Nearly half the world’s population is at risk from diseases caused by using contaminated water. Each year, two million people die from waterborne illnesses.*
Most of Bangladesh’s groundwater is laden with arsenic at levels that are hazardous for human health. In order to make drinking water available to the most disadvantaged rural populations, Veolia and Grameen Bank joined forces in 2008 to create Grameen Veolia Water, and developed a supply network in collaboration with residents and local government.
The project applies the principles of social business, as defined by Muhammad Yunus, to the production and distribution of drinking water. Its goal: to adapt market forces to the poorest members of the community in order to provide lasting solutions, rather than use temporary aid or subsidies that exclude the disadvantaged from the economy.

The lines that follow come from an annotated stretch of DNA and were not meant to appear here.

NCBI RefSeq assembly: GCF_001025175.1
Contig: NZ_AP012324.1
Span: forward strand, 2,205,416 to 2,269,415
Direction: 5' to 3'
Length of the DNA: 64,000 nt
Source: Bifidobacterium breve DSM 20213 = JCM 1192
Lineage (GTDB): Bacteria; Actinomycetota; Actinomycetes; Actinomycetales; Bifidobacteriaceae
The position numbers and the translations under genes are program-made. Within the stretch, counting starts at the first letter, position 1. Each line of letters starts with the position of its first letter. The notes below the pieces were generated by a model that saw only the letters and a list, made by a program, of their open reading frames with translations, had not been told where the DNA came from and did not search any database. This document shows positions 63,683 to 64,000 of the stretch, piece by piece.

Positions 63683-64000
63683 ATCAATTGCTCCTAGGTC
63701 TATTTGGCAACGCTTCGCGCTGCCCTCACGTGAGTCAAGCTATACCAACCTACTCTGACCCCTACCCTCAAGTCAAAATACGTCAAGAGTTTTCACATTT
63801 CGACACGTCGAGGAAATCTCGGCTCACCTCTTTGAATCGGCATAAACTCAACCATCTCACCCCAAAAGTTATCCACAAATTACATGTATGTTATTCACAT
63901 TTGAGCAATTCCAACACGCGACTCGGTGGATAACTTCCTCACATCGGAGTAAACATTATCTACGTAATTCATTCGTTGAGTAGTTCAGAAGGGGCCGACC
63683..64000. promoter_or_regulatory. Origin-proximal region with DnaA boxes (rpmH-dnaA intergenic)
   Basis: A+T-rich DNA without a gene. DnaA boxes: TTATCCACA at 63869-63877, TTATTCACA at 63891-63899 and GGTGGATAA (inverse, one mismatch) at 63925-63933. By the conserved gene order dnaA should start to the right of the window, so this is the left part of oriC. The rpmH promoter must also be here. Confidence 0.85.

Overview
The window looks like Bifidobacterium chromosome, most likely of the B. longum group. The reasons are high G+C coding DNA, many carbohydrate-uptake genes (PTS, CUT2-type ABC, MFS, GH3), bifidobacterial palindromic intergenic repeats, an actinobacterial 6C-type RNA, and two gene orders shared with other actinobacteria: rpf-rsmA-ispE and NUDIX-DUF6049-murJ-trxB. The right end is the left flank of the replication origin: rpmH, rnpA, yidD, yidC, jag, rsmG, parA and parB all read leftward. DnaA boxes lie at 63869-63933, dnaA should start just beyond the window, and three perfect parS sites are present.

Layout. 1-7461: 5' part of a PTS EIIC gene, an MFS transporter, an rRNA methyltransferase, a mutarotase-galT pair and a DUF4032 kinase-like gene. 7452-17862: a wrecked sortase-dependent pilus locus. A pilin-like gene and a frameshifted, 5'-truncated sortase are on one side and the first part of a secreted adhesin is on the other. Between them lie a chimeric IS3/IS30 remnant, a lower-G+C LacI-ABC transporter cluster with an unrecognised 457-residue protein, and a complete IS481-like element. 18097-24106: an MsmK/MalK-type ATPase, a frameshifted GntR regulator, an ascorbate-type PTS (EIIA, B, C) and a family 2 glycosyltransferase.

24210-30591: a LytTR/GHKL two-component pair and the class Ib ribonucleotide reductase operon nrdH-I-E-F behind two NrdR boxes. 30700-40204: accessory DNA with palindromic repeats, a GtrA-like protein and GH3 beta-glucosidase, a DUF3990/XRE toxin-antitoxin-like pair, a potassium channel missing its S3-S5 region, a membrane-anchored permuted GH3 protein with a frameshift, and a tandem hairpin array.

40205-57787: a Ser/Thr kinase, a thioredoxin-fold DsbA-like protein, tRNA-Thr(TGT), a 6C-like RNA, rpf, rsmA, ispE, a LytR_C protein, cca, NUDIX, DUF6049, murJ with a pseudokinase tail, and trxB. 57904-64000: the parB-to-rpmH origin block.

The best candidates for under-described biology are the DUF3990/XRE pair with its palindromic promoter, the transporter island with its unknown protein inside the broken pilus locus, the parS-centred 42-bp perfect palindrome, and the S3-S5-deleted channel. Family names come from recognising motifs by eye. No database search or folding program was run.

Since 2009, the project has resulted in the supply of drinking water to the communities of Goalmari and Padua. More than 6,000 residents can now use water distributed primarily through a network of 45 standpipes. With time, as the project is duplicated elsewhere, it is expected to supply drinking water to some 100,000 people.